Hamed Rouhinejad is a young prisoner who suffers from Multiple Sclerosis (MS). He was arrested on bogus charges before the presidential election.
With the start of the post-election protests, he became part of a scenario written by the intelligence apparatus. He was intimidated and lured into playing the role of a rioter during the show trials. His acting resulted in his death sentence. In a letter written to HRA, Rouhinejad explains how he had been deceived and sacrificed in a pre-conceived scenario. The following is his letter in its entirety.
I, Hamed Rouhinejad, son of Mohammad Reza, sentenced to death by District 28 of the Revolutionary Court, would like to tell you about my life and my current situation.
I spent my childhood in the winding alleys of southern Tehran. We survived on my father’s meager income. He worked from dawn until late at night. He always took the hardest jobs to put bread on the table. I still remember how hard it was for us to see his sad face.
I can never forget growing up among kids who all lived in poverty, but my hardest memory is the memory of the cracked hands of my mother, who washed everything in cold water without ever complaining about it. All she cared about was making our lives easier. She tried to make up for our poverty and social injustice with her love. I remember the days I used to walk on the streets restlessly, looking for a gift to buy for my parents with the little money they had given me.
Anyhow, our poverty and the hardships we were facing as a working class family and the huge expenses of my treatment as an MS patient compelled me to leave the country. I did not want to impose on my family more than they were already facing.
I left Iran with hopes of going to the US or a European country, but unfortunately ended up in Iraq. Human traffickers took all my money. I was detained in Arbil for 4 months. After my release I started working in a restaurant day and night to make some money. Eventually my deteriorating MS and the loneliness of exile forced me to return to Iran. My return was completely legal and was in coordination with the Intelligence Ministry.
Upon my return I went to the “Intelligence” officials and told them everything about my trip. After hearing my story they said, “you have not committed any crime and are free to go back to university”.
10 months later, on 4 May 2009, I was arrested and detained until I could be used as a sacrifice in the election trials.
During my 40 day detention in a small cell in Ward 209 of Evin prison, the only thing that stopped my MS from worsening was reading the Quran and Nahjolbalagheh and praying to God. Despite all their prior promises, the officials threatened to torture and kill me every day, as if leaving the country was a crime punishable by death. The pressure was so intense that I lost feeling in 80 percent of the right side of my body. I was paralyzed and had lost sight in my right eye. With the help of God, I regained more feeling in my body, but my eye is still blurry and I cannot see my surroundings clearly.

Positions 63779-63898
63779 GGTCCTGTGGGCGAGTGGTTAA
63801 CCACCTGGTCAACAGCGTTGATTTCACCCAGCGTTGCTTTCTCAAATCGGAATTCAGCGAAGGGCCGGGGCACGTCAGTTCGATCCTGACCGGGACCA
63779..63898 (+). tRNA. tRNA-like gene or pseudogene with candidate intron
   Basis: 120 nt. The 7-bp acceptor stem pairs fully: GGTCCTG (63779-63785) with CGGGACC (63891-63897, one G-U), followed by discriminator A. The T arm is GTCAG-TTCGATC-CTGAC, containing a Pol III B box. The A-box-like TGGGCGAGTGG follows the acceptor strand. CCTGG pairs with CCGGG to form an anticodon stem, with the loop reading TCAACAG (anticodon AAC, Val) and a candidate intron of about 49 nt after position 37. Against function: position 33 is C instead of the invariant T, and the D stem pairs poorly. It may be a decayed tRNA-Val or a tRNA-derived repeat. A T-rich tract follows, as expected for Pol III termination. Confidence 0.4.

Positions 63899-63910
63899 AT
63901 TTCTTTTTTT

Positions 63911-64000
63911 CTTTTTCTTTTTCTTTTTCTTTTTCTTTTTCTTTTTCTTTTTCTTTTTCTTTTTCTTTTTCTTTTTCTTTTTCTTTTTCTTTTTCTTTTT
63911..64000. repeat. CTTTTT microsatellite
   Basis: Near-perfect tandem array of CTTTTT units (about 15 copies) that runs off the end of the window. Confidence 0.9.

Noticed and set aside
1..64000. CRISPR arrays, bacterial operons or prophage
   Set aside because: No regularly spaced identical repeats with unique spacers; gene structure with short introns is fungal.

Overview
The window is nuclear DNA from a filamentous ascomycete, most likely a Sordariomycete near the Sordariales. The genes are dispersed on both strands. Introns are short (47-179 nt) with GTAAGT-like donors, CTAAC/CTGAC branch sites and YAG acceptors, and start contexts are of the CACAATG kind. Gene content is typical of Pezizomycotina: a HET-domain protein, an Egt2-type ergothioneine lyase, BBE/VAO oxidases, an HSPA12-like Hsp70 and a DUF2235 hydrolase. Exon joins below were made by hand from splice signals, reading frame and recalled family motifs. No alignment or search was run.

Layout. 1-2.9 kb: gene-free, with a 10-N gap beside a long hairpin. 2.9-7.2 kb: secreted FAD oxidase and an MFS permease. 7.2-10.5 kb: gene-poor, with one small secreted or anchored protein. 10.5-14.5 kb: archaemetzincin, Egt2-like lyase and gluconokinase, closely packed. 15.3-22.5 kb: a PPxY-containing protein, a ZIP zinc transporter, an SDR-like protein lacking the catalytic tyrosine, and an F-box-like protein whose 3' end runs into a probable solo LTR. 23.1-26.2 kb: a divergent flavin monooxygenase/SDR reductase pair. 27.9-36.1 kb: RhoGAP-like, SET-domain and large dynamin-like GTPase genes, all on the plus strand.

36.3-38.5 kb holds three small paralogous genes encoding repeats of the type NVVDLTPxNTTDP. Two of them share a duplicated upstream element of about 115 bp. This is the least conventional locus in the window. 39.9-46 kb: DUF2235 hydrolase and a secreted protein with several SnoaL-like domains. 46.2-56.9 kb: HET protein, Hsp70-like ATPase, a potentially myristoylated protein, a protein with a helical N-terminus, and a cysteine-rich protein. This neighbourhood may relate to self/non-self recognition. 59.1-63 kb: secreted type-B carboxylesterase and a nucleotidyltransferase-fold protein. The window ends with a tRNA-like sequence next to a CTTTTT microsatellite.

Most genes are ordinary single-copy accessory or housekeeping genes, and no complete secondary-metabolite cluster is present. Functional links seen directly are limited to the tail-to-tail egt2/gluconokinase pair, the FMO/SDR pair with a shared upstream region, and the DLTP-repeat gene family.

In that time I begged my captors and wrote several letters to the warden and the prison doctor to help me. Alas, not only did they not follow up on my repeated requests for medical attention, but they took me to the public trials, limping and in a miserable state. Despite my emotional and physical state, I was not allowed prison visits or phone calls. My detention and mistreatment in Iraqi prisons did not even come close to what I experienced in Evin. The most difficult time of my detention was hearing mothers crying for their children, or the sobbing of fathers who could not hold their loved ones.
I only found out about the election one day after it was over. I had no idea what was going on outside prison. I knew nothing about the massive popular protests that had taken over the country. I was lured and taken to the trial of the people who had protested the election results, without ever having anything to do with it. I only went there because my interrogators had promised me to give back my life in return for my compliance. So I went to court and wrote on paper what they wanted me to and claimed their words as my own actions.
Today, as a political prisoner, I declare that I have never belonged to any political party or group. I have never had anything to do with the elections. I deny ever having ties to the API (Anjoman Padeshi Iran). I deny all the charges brought against me.
Wednesday, October 21, 2009
by: saeed valadbaygi at 8:09 AM